Last time on Ask DrmDestryr:
You play with your husband on Heroes all the time. How do I get my SO to do the same?
And now, on to the next thrilling chapter in the saga!
Chapter 2: Trying New Things
The strongest relationships are founded on years and years and years of compromise. As much as you two are alike, you are different, and both sides need to be celebrated and respected. While you might tease each other for liking what each of you considers stupid, when they invite you to try out something they personally enjoy, like country music, they are inviting you to partake in a deeper part of who they are. That’s why you want her to play video games, after all. And that’s why it hurts a little when she says no.
What’s even worse is if you’re chided for even liking such a thing. While it’s absolutely healthy to have differences of opinion, no one has the right to demean what you do like, even if it’s stalking celebrities. The only time an intervention should be staged is if the hobby crosses the line into an unhealthy obsession. But even then, there is no demeaning allowed. If it does happen, the offended party will build up a private (or not so private) resentment in regard to the other person. Eventually, they’ll just shut down sharing that part of their life with you, and as soon as they shut down one aspect, just think of how easy it will be to shut down others.
The same is true for trying things but making sure they know you don’t enjoy it. If you’re not willing to at least humor their likes, you can bet you’re a** they will outright refuse to join your nerdy little world. You don’t respect their likes, why should they respect yours? At the same time, if they are completely unwilling to try out what you like even though you’ve given in to their likes countless times, there’s a serious problem. Neither one is fair to either of you and requires some amount of maturity to overcome. It’s all about the give and take.
Assuming that’s not much of an issue and there is mutual trust and respect, there will always be fear of the new. It’s just how it is and that’s totally okay. New things are unknown and our brains and the unknown have always been mortal enemies. This is where you come in.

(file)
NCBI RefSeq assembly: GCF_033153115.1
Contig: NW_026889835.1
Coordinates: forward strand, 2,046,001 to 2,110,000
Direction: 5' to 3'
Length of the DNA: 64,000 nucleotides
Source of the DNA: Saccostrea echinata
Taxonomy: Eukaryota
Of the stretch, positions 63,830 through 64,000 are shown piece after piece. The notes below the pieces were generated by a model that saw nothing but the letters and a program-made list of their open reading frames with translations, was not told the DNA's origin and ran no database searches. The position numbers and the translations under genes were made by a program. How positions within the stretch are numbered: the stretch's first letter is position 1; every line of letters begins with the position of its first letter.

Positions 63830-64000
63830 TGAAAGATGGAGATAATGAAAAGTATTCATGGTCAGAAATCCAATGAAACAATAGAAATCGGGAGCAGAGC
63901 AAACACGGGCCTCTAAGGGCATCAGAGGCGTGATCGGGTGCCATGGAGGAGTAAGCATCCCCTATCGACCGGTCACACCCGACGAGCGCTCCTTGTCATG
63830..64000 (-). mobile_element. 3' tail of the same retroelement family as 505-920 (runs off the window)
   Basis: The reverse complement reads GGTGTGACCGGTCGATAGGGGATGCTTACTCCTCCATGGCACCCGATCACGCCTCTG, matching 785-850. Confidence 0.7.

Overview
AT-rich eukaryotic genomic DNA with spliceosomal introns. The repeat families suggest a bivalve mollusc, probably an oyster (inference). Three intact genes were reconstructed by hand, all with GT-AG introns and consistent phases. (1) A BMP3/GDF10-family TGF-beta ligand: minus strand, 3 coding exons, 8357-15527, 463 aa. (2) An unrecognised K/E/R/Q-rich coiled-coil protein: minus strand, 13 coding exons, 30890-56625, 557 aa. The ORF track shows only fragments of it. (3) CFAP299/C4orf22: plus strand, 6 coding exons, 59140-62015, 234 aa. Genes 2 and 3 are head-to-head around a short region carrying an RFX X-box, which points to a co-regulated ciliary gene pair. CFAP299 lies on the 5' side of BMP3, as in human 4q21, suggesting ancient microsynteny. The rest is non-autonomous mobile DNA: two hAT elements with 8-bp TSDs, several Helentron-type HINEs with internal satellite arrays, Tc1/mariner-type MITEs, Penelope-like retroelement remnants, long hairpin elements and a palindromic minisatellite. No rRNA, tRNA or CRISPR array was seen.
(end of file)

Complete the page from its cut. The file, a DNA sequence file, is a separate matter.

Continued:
Safety in Gaming
Since gaming is your territory, the responsibility is 100% on you to make it as safe an experience as possible.
Rule #1: Treat Her Fears with Respect
You might not care about being called any number of slanderous terms by a stranger, but your SO might have extreme anxiety in regards to confrontation. This is not something you should tease them about. If you do, it will only make them resent you and hate your games even more.
Instead, listen to all of their fears and take note. Find a game you can control and that won’t spook them. They fully realize they’re going out on a limb and need to know you’ll be there to hold their hand when they need it if things get too intense.
Rule #2: Heroes is a Terrible Introductory Game
The simple reason is that it’s just too overwhelming for a new gamer. You’re no doubt excitedly explaining every little nuance while they sit staring in confusion at 38+ completely different Heroes (not to mention each comes with 3-4 abilities plus a heroic and at least 4 talents at different levels throughout the game).
It’s a lot.
Rule #3: Start Simple and Gradually Grow Complexity
Find a game that plays to your SO’s interests. Do they like puzzles? Braid, Portal, Myst and Antechamber are nothing but dedicated puzzle games. No combat. No Hero select.
If they enjoy it enough to finish, bring in the next phase—combat—but make sure the combat is easy and the story is engaging. I cannot begin to tell you how important story is when it comes to gameplay if your SO doesn’t express uncontained joy over weapon upgrades. This means Prince of Persia, Legend of Zelda and Shadow of the Colossus.
Next are the more combat-heavy names that put their current skill level to the test. God of War, Mass Effect, Star Wars: Knights of the Old Republic and Diablo. Crucial here is Diablo because it will give you both a game to play together, and it will begin to ground them in the world of Blizzard. If they’re going to care at all about Heroes, they need a franchise to favor.
Rule #4: A Word on World of Warcraft
I will warn against WoW because your partner needs to build their own gaming history without you in it. They need to want to pick up the mouse or controller themselves, otherwise they’ll never fully realize their abilities as a gamer. When you play together, they'll only learn how to game with you, not by themselves.
Rule #5: Shut Up
Just Keep. Your. Mouth. Shut. Let them enjoy the game. Let them take 30 minutes to run into walls before they figure out an answer. The only way they’ll feel rewarded is if they do it themselves without you taking away the glory of personal achievement by giving them the answer they never asked for. If you can’t keep your mouth shut, leave when they play. The only time you should help is if they ask, and even then, only give clues. Period. What you are doing here is allowing them to discover that they are capable of being good at video games and that video games can be engaging and a lot of fun.
Be sure to tune in next week for the trilogy's exciting conclusion: Chapter 3: Entering the Nexus!
Ask DrmDestryr is your weekly Q&A/advice column for Heroes of the Storm. Have a question for DrmDestryr? E-mail her your mental musings at firstname.lastname@example.org or send happy twoughts her way @DrmDestryr. Want to hang out? Check out the ITN PreShow with DrmDestryr! streamed weekly starting at 6 PM Eastern on Thursdays at twitch.tv/amovetv.